Mother's argument focuses on the fact that she never used illegal substances in J.L.'s presence. Although she concedes that she abused controlled substances while J.L. was in her care, she claims that J.L. was never personally present as the child was always asleep in her bed. As a result, Mother claims that J.L.'s physical or mental condition was never endangered. We find Mother's argument unpersuasive.
In Perrine, mother was arrested as part of a routine probation sweep which located paraphernalia commonly used for methamphetamine consumption in the bedroom of a houseguest. Perrine, 866 N.E.2d at 271. Mother admitted to using methamphetamine a few days prior to the probation sweep. Id. at 272. As a result of her arrest, DCS filed a petition alleging her fourteen-year-old daughter was a CHINS based on mother's failure to provide her child with a safe and stable home, free from drug use and neglect. Id. The trial court found the child to be a CHINS. Id. at 273. In reviewing the evidence, we noted that the evidence did not support a finding that mother used methamphetamine in front of her daughter. Id. at 276. We reversed the trial court's determination on appeal, finding that a “single admitted use of methamphetamine, outside the presence of the child and without more, is insufficient to support a CHINS determination.” Id. at 277.
In its analysis, the Perrine court relied on White v. State, 547 N.E.2d 831 (Ind.1989), where our supreme court considered whether drug use in front of a child constituted criminal neglect. In White, the court held that the evidence was sufficient to support a conviction for neglect of a defendant, as a Class D felony, where the parent repeatedly exposed his minor child and her friend to marijuana smoking and invited his child to try the drug. White, 547 N.E.2d at 833. The supreme court reasoned that
the knowing exposure of a dependent to an environment of illegal drug use poses an actual and appreciable danger to that dependent and thereby constitutes neglect regarding the endangerment requirements of the offense. We have stated previously that in the context of care of a dependent, “[n]eglect is the want of a reasonable care-that is, the omission of such steps as a reasonable parent would take, such as are usually taken in the ordinary experience of mankind․” Certainly the fact that children will adopt their parents' behavior, even when, or perhaps especially when, their parents tell them not to, is an observation coming within the “ordinary experience of mankind.”
Id. at 836 1 (internal citations omitted).
Whereas the Perrine court focused on a single admitted use, here, Mother conceded to a lengthy history of drug abuse: Mother admitted to using marijuana since she was fifteen years old and to smoking marijuana two to three times a week prior to the instant CHINS petition. Even the filing of the CHINS petition was insufficient to deter Mother's drug use as she continued using up to the date of her drug screens. And unlike Perrine, there is clear evidence that J.L. was in the residence while Mother and Culp were using illegal substances in the bathroom. The fact that J.L. was asleep in another room does not alter the finding that the child was in Mother's care and custody. While under the influence of marijuana at the time J.L. was in the residence, Mother essentially abandoned J.L. without any responsible supervision. A parent's duties do not end merely because a child is asleep. As such, we agree with the DCS that it is unreasonable to simply assert that because the child is no longer awake Mother is released from any other measures to ensure her daughter's care and safety.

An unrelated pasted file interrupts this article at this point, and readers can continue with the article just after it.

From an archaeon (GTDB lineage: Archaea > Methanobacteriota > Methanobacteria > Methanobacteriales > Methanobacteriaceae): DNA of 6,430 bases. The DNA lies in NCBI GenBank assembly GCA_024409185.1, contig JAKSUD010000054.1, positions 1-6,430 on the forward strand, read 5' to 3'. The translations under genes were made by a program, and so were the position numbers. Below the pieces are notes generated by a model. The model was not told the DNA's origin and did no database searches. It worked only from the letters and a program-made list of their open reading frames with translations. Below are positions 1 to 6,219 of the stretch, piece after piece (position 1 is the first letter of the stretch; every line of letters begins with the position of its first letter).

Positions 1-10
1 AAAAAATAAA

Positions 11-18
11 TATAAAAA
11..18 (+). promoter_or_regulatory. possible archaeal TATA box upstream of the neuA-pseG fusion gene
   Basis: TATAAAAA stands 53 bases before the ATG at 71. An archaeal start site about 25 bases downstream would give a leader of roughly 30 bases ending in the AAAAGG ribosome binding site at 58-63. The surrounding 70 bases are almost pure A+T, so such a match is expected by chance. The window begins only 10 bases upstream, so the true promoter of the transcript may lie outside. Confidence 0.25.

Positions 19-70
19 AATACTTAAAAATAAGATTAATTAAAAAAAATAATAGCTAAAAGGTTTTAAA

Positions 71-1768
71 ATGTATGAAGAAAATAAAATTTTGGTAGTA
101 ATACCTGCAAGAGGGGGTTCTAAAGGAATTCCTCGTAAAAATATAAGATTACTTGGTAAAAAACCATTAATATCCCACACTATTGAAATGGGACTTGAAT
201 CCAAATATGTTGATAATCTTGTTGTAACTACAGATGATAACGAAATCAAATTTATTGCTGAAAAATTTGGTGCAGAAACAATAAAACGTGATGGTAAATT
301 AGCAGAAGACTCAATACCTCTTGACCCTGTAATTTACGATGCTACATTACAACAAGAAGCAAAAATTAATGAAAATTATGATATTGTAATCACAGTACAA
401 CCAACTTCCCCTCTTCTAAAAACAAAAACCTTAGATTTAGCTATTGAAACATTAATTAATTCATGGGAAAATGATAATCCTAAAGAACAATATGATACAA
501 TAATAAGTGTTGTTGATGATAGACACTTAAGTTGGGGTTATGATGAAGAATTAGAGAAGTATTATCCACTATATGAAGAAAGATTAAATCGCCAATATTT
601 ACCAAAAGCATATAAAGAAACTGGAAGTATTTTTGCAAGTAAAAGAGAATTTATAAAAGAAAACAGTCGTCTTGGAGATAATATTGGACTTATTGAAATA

In the situation before us, we find that Mother knowingly exposed J.L. to an environment of illegal drug use, which resulted in endangering J.L.'s physical or mental condition as the thirteen-month-old child was left without any responsible adult care and supervision. See I.C. § 31-34-1-1. Therefore, we affirm the trial court's determination that J.L. is a CHINS.
Based on the foregoing, we conclude that the trial court properly found J.L. to be a CHINS.
On June 25, 2009, this court handed down its opinion in this appeal marked Memorandum Decision, Not for Publication. The Appellee, by counsel, has filed a Request for Publication of Memorandum Decision.
Having considered the matter, the court FINDS AND ORDERS AS FOLLOWS:
1. The appellee's Request for Publication of Memorandum Decision is GRANTED and this court's opinion handed down in this cause on June 25, 2009, marked Memorandum Decisions, Not for Publication is now ORDERED PUBLISHED.
1. White's, holding was later extended in Cleasant v. State, 779 N.E.2d 1260, 1262 (Ind.Ct.App.2002), to exposure to dealing in an illegal drug.
KIRSCH, J., and MATHIAS, J., concur.
A free source of state and federal court opinions, state laws, and the United States Code. For more information about the legal concepts addressed by these cases and statutes visit FindLaw's Learn About the Law.
Docket No: No. 29A02-0812-JV-1175.
Decided: June 25, 2009
Court: Court of Appeals of Indiana.
Search our directory by legal issue
Enter information in one or both fields (Required)
FindLaw for Legal Professionals
Search our directory by legal issue
Enter information in one or both fields (Required)